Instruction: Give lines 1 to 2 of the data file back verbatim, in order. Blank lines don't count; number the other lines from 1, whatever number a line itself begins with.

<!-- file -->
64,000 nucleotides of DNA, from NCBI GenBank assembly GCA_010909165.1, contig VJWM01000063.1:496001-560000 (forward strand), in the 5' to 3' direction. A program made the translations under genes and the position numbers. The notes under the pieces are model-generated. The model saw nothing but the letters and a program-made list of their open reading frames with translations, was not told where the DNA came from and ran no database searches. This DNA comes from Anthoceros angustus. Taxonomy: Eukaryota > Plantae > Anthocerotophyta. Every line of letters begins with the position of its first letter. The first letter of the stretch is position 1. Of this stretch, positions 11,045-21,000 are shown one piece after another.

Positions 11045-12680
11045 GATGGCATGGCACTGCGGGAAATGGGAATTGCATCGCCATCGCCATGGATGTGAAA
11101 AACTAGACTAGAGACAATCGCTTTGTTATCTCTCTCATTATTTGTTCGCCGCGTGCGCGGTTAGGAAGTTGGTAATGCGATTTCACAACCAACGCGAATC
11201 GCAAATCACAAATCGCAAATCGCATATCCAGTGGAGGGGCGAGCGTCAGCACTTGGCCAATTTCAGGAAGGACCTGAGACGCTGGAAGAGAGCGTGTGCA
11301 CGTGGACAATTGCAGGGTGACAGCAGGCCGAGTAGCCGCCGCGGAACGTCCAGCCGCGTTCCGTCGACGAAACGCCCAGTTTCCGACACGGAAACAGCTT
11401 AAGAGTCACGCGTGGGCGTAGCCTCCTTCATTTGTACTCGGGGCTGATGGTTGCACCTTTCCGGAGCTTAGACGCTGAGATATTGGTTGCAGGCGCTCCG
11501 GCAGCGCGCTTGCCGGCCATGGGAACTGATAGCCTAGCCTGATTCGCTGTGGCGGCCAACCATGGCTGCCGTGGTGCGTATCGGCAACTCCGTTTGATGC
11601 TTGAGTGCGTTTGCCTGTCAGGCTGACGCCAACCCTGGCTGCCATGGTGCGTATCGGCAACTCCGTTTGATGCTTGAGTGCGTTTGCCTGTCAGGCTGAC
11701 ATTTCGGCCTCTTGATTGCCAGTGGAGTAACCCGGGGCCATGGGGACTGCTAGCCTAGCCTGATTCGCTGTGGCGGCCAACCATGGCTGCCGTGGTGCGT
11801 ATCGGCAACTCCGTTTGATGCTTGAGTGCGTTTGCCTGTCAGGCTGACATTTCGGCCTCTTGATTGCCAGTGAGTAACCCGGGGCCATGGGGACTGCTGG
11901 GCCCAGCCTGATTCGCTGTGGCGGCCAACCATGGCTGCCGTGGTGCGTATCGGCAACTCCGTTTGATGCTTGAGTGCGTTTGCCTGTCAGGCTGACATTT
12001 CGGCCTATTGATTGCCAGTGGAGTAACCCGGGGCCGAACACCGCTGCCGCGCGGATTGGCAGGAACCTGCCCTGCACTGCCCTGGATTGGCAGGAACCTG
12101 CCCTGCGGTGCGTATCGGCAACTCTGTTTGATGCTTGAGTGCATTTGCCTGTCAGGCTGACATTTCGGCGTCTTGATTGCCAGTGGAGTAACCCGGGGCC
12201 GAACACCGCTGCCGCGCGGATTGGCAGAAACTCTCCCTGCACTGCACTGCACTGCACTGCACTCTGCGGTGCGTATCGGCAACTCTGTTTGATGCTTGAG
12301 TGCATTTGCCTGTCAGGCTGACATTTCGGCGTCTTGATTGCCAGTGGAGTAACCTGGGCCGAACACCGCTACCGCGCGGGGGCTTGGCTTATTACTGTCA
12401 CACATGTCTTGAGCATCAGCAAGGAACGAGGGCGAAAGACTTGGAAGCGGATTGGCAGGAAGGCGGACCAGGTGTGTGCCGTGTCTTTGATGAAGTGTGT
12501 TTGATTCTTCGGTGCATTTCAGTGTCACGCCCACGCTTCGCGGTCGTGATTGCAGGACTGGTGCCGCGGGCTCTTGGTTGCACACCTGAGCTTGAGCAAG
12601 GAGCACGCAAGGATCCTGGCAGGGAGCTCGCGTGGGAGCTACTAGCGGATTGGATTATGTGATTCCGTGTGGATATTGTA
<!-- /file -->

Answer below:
64,000 nucleotides of DNA, from NCBI GenBank assembly GCA_010909165.1, contig VJWM01000063.1:496001-560000 (forward strand), in the 5' to 3' direction. A program made the translations under genes and the position numbers. The notes under the pieces are model-generated. The model saw nothing but the letters and a program-made list of their open reading frames with translations, was not told where the DNA came from and ran no database searches. This DNA comes from Anthoceros angustus. Taxonomy: Eukaryota > Plantae > Anthocerotophyta. Every line of letters begins with the position of its first letter. The first letter of the stretch is position 1. Of this stretch, positions 11,045-21,000 are shown one piece after another.

Positions 11045-12680